If January is the time to start a new indoor home-improvement project, the Habitat ReStore in Schenectady is the place.
And not only that, shoppers can help people of modest means get into their own homes, as purchases support the work of the local Habitat for Humanity branch, which is dedicated to transformations, from individual living rooms to entire homes and neighborhoods. It currently has four projects underway, three of them on the city’s North Side.
“We recycle, we reuse, we reduce stuff from landfills and we use that to rebuild the community,” said John Scharf, executive director of Habitat for Humanity’s Schenectady branch.
Goods for sale
The store, run by one full-time employee and about a dozen regular volunteers, houses room after room of home goods for sale, all donated by local homeowners and builders. There are rooms of couches, tables, lamps and cabinets, as well as sinks and appliances, laminate flooring left over from local construction projects, and other odds and ends.
Scharf said that, like any other thrift store, he often helps customers find inexpensive gems to spruce up their own living spaces.
“We live in this age of customization,” he said. “[Shoppers] want the conversation piece chair or the unique lamp. People like this seasoned, lived-in look.”
He and his wife shop there, too, picking up interesting pieces that won’t leave him heartbroken when his sons inevitably run Matchbox cars across their surfaces.
“It tickles me when you see people come in and spot the exact thing they’re looking for,” he added.
But the store’s 10,000 square feet of retail space, situated on North Broadway in what was once Goldstocks Sporting Goods, is much more than a place to pick up a fixer-upper dresser. Proceeds from sales, as well as many donated items, support the construction and rehabilitation of local homes through Habitat for Humanity.
Right now, there are four in the works: three on Van Vranken Avenue and one on Schenectady Street. Of those, two are new construction and two are rehabilitations of existing homes.
“We’re helping to strengthen the backbone of Schenectady,” Scharf said. “We can also bring back some renewed life and interest.”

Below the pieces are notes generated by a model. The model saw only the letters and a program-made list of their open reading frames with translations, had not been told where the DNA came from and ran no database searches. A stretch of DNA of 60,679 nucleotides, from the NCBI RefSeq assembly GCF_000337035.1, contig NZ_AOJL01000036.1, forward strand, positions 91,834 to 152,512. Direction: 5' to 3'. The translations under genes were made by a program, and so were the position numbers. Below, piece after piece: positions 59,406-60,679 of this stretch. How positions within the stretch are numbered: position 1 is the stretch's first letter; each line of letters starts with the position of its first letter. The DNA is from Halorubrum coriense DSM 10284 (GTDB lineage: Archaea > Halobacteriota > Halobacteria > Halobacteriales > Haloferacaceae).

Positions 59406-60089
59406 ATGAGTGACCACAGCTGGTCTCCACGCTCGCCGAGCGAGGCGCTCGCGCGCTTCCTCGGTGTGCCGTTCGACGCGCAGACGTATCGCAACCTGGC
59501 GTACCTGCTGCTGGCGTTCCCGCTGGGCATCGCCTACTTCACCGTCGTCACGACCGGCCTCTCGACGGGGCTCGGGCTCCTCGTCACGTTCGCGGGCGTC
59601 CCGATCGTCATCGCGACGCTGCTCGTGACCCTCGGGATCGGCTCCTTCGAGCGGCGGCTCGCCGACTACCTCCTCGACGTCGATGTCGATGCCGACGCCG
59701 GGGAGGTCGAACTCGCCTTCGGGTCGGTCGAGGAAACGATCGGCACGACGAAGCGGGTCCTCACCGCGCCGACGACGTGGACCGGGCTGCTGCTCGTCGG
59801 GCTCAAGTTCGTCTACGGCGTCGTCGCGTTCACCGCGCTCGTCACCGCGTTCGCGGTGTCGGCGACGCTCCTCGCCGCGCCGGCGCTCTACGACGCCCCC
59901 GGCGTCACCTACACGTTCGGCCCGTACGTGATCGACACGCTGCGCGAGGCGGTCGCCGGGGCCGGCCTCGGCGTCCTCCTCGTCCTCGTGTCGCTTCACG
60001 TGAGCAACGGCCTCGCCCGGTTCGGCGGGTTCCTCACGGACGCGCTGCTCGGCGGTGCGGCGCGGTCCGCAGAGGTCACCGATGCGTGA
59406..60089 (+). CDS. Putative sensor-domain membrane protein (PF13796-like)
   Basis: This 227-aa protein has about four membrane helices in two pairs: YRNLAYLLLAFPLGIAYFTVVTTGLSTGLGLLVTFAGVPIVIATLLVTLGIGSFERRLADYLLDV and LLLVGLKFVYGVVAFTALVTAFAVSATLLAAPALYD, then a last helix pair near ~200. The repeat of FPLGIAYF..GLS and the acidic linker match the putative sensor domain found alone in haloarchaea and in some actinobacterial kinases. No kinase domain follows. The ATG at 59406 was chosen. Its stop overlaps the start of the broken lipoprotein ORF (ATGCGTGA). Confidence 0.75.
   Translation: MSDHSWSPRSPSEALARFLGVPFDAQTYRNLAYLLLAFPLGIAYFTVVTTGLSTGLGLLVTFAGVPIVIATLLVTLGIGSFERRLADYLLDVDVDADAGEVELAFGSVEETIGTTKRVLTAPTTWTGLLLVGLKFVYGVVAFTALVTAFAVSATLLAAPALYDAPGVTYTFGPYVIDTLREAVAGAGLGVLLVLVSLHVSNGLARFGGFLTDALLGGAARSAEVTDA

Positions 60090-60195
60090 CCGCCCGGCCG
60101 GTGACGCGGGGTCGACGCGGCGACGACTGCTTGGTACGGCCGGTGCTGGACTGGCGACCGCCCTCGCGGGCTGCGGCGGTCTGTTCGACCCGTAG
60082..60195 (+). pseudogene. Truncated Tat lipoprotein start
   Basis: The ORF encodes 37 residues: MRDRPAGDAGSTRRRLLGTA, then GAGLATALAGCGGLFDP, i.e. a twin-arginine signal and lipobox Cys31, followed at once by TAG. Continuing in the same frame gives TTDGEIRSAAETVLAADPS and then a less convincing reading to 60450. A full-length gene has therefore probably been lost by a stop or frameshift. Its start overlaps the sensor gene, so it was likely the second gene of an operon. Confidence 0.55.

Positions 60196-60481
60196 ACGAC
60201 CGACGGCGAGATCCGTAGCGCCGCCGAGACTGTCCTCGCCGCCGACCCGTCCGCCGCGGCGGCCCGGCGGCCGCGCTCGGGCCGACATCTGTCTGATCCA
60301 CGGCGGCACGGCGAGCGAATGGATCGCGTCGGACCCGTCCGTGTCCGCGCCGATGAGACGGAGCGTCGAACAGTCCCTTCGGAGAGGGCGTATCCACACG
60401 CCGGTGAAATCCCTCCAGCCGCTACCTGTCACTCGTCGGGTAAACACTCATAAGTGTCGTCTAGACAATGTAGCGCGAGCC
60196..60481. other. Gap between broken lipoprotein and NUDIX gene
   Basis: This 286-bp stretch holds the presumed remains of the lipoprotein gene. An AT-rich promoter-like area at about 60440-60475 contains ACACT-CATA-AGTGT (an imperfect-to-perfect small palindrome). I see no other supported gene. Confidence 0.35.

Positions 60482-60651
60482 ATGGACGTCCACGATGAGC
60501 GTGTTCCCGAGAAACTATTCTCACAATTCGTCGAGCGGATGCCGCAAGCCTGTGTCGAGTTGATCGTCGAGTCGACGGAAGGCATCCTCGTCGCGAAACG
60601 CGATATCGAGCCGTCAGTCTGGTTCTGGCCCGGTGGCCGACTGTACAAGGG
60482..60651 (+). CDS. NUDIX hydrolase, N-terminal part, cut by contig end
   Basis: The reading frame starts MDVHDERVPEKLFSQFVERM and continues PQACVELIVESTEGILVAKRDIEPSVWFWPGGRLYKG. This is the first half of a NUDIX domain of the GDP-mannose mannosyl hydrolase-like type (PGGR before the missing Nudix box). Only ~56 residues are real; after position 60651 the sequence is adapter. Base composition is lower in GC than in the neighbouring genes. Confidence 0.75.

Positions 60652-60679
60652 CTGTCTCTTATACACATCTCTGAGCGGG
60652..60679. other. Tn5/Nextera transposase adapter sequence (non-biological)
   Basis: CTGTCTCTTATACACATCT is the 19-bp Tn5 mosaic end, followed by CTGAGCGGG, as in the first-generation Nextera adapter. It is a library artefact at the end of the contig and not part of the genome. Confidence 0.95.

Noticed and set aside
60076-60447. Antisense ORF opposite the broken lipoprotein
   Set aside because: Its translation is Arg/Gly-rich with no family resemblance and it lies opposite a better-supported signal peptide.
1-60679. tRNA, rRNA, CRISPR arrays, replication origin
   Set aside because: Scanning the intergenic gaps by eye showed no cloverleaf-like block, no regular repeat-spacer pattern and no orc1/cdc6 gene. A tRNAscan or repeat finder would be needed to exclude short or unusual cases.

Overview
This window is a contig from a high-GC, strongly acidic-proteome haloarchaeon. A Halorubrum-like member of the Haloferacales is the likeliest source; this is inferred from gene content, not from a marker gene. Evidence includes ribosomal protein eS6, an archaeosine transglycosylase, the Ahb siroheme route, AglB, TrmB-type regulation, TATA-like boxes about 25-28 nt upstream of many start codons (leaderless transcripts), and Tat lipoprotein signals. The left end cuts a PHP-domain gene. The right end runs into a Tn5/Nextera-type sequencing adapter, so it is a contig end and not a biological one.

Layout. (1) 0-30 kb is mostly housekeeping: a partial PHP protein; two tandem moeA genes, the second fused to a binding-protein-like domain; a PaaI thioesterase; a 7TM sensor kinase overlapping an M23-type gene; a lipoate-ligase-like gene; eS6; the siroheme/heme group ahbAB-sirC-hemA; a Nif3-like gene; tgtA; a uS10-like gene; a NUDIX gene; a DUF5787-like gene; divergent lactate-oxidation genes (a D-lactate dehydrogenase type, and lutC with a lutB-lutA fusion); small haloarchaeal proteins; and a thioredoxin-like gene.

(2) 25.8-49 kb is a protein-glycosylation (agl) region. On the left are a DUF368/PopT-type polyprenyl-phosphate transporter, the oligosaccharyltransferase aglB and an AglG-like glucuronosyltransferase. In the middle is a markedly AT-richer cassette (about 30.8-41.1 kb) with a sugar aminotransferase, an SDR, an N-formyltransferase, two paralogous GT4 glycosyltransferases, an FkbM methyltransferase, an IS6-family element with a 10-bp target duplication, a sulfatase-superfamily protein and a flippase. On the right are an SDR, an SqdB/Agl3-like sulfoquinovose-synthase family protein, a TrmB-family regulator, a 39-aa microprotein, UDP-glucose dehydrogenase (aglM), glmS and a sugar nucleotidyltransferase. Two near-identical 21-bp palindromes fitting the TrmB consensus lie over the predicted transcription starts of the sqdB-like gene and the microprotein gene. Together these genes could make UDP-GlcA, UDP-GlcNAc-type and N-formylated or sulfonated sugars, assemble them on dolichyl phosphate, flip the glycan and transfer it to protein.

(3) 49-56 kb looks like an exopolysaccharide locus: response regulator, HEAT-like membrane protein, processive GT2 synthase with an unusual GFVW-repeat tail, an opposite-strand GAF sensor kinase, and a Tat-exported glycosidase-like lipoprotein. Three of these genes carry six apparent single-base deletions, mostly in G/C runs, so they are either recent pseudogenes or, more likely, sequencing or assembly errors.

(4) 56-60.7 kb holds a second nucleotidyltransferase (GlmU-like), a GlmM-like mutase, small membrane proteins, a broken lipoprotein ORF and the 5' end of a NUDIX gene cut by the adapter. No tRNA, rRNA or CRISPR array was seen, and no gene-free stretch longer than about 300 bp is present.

Mingle and learn
In addition to selling materials and raising funds, the ReStore serves as a central location for volunteers to mingle and learn.
On a recent Friday afternoon, a knot of volunteers from Niskayuna chatted at the front counter. Bill and Denise Leader, both of whom serve on the executive board of the Niskayuna Community Action Program, and Nancy Sieper, a retired librarian from Hillside Elementary School, awaited customers in matching blue Habitat vests.
Sieper retired from Hillside in 2007 and began working at Habitat in 2008. A friend of hers helped with Habitat construction projects and suggested the store might be a good place for her to spend her newfound leisure time.
“I really like the people,” she said. Though she thinks of the store as a well-kept secret, Sieper said it’s always fun when new customers discover its many rooms full of bargains and diamonds-in-the-rough.
“This stuff is coming and going all the time, and people are excited to find it,” she said.
Niskayuna residents Jonai and Joey Trumpler were among those doing some early January bargain hunting. They’re not regulars at the store, but they’ve visited a few times and typically stop in whenever they’re looking to spruce up a room. During their most recent shopping trip, they were hunting for hall tree-style furniture to update their bedroom.
“We just got our hardwood floors refinished,” Jonai said.
“This is easier than me building one,” her husband said with a laugh as they inspected a vintage table with a built-in sewing machine.
Joey said in the past they’d purchased small items like a cabinet from the ReStore, but now the layout was much neater than he’d remembered.
“They actually made it better,” he said.
That’s the sort of comment Scharf loves to hear. He’s still in his inaugural year as executive director after being hired last July, and he’s hard at work making the ReStore more attractive, neater and even larger. There are rooms in the old Goldstock’s building that haven’t been touched since the ReStore moved there from its former Foster Avenue location about four years ago.
“We have some aggressive goals for the ReStore,” Scharf said. He hopes to improve the layout and do some repairs, but more importantly, he plans to improve the store’s visibility. Scharf said he’s planning to do more local advertising in 2015, as well as hold community events that will draw people to the location.
Later this month, he plans to announce free seminars where anyone can learn construction techniques that will both empower people to work on their own homes and, hopefully, volunteer for Habitat. February will bring a do-it-yourself contest, inspired by customers who have transformed leftover windows into picture frames, assorted hardware into Christmas decorations, and china cabinets into fancy towel racks.
Finally, there’s the proverbial cherry on top: the Schenectady ReStore keeps piles of useful material out of landfills each year, according to Randy Sparrow, the store’s manager and its only employee.
“I would say 75 tons is a conservative figure,” Sparrow said. “All of this is material people can use.”
There’s also the intangible benefit of knowing a purchase has helped a new neighbor find a place to call home.
This story originally appeared in Your Niskayuna.